Academic journal article The Qualitative Report

Preparing for Interview Research: The Interview Protocol Refinement Framework

Academic journal article The Qualitative Report

Preparing for Interview Research: The Interview Protocol Refinement Framework

Article excerpt

Interviews provide researchers with rich and detailed qualitative data for understanding participants' experiences, how they describe those experiences, and the meaning they make of those experiences (Rubin & Rubin, 2012). Given the centrality of interviews for qualitative research, books and articles on conducting research interviews abound. These existing resources typically focus on: the conditions fostering quality interviews, such as gaining access to and selecting participants (Rubin & Rubin, 2012; Seidman, 2013; Weiss, 1994); building trust (Rubin & Rubin, 2012); the location and length of time of the interview (Weiss, 1994); the order, quality, and clarity of questions (Patton, 2015; Rubin & Rubin, 2012); and the overall process of conducting an interview (Brinkmann & Kvale, 2015; Patton, 2015).

Existing resources on conducting research interviews individually offer valuable guidance but do not come together to offer a systematic framework for developing and refining interview protocols. In this article, I present the interview protocol refinement (IPR) framework--a four-phase process to develop and fine-tune interview protocols. IPR's four-phases include ensuring interview questions align with the study's research questions, organizing an interview protocol to create an inquiry-based conversation, having the protocol reviewed by others, and piloting it.

Qualitative researchers can strengthen the reliability of their interview protocols as instruments by refining them through the IPR framework presented here. By enhancing the reliability of interview protocols, researchers can increase the quality of data they obtain from research interviews. Furthermore, the IPR framework can provide qualitative researchers with a shared language for indicating the rigorous steps taken to develop interview protocols and ensure their congruency with the study at hand (Jones, Torres, & Arminio, 2014).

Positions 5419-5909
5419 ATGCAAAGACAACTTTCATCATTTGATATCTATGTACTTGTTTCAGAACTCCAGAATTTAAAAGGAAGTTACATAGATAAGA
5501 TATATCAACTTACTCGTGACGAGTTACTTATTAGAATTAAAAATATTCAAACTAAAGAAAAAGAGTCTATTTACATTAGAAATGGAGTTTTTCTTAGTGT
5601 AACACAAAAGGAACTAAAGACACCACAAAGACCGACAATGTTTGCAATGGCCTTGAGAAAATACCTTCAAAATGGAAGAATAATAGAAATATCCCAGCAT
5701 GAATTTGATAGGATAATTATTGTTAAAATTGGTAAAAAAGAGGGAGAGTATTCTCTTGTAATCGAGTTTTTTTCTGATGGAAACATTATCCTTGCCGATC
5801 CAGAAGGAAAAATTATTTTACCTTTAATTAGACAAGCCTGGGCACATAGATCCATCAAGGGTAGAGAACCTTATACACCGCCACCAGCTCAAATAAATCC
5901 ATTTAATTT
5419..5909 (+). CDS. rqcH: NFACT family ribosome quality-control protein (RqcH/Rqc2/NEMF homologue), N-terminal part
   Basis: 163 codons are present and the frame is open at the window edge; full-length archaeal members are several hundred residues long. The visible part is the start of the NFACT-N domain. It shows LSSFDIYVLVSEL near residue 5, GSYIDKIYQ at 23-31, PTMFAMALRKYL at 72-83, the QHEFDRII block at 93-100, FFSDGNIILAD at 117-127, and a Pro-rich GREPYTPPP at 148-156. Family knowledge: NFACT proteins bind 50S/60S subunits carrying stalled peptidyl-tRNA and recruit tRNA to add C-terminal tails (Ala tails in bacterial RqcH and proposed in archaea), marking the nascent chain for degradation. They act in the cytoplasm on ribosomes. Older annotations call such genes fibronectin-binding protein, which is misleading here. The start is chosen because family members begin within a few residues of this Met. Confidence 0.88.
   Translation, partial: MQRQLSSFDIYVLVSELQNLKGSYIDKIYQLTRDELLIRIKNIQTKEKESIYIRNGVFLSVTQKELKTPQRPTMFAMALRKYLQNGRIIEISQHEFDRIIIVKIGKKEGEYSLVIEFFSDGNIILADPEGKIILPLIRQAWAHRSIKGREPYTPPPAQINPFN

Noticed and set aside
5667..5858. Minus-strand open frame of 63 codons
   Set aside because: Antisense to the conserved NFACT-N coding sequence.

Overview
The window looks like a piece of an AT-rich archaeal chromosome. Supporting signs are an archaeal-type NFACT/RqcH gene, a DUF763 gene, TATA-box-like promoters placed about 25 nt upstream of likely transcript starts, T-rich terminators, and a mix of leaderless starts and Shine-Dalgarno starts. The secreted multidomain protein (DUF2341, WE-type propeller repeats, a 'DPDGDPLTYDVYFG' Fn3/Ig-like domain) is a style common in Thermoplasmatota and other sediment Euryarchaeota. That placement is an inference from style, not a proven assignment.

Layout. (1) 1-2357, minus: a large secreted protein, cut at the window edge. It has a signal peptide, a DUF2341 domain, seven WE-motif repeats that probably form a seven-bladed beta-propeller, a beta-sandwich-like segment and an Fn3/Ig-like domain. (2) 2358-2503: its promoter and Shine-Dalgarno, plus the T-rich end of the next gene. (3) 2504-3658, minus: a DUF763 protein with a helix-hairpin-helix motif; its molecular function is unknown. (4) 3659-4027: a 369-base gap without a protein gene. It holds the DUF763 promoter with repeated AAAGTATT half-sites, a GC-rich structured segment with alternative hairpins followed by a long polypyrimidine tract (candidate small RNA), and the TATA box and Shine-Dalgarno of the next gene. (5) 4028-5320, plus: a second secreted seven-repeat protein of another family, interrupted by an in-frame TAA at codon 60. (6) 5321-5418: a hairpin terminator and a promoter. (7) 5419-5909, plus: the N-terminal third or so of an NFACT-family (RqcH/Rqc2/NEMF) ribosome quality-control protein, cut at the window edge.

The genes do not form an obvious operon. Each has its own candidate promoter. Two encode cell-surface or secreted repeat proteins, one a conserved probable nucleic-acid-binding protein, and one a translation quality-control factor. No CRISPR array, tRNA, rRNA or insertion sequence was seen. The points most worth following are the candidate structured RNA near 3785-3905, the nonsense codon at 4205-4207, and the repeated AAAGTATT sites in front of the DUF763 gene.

IPR framework is most suitable for refining structured or semi-structured interviews. The IPR framework, however, may also support development of non-structured interview guides, which have topics for discussions or a small set of broad questions to facilitate the conversation. For instance, from a grounded theory perspective, piloting interview protocols/guides are unnecessary because each interview is designed to build from information learned in prior interviews (Corbin & Strauss, 2015). Yet, given the important role the first interview plays in setting the foundation for all the interviews that follow, having an initial interview protocol vetted through the recursive process I outline here may strengthen the quality of data obtained throughout the entire study. As such, I frame the IPR framework as a viable approach to developing a strong initial interview protocol so the researcher is likely to elicit rich, focused, meaningful data that captures, to the extent possible, the experiences of participants.

The Four-Phase Process to Interview Protocol Refinement (IPR)

The interview protocol framework is comprised of four-phases:

Phase 1: Ensuring interview questions align with research questions,

Phase 2: Constructing an inquiry-based conversation,

Phase 3: Receiving feedback on interview protocols

Phase 4: Piloting the interview protocol.

Each phase helps the researcher take one step further toward developing a research instrument appropriate for their participants and congruent with the aims of the research (Jones et al., 2014). Congruency means the researchers' interviews are anchored in the purpose of the study and the research questions. Combined, these four phases offer a systematic framework for developing a well-vetted interview protocol that can help a researcher obtain robust and detailed interview data necessary to address research questions.

Phase 1: Ensuring Interview Questions Align With Research Questions

The first phase focuses on the alignment between interview questions and research questions. …

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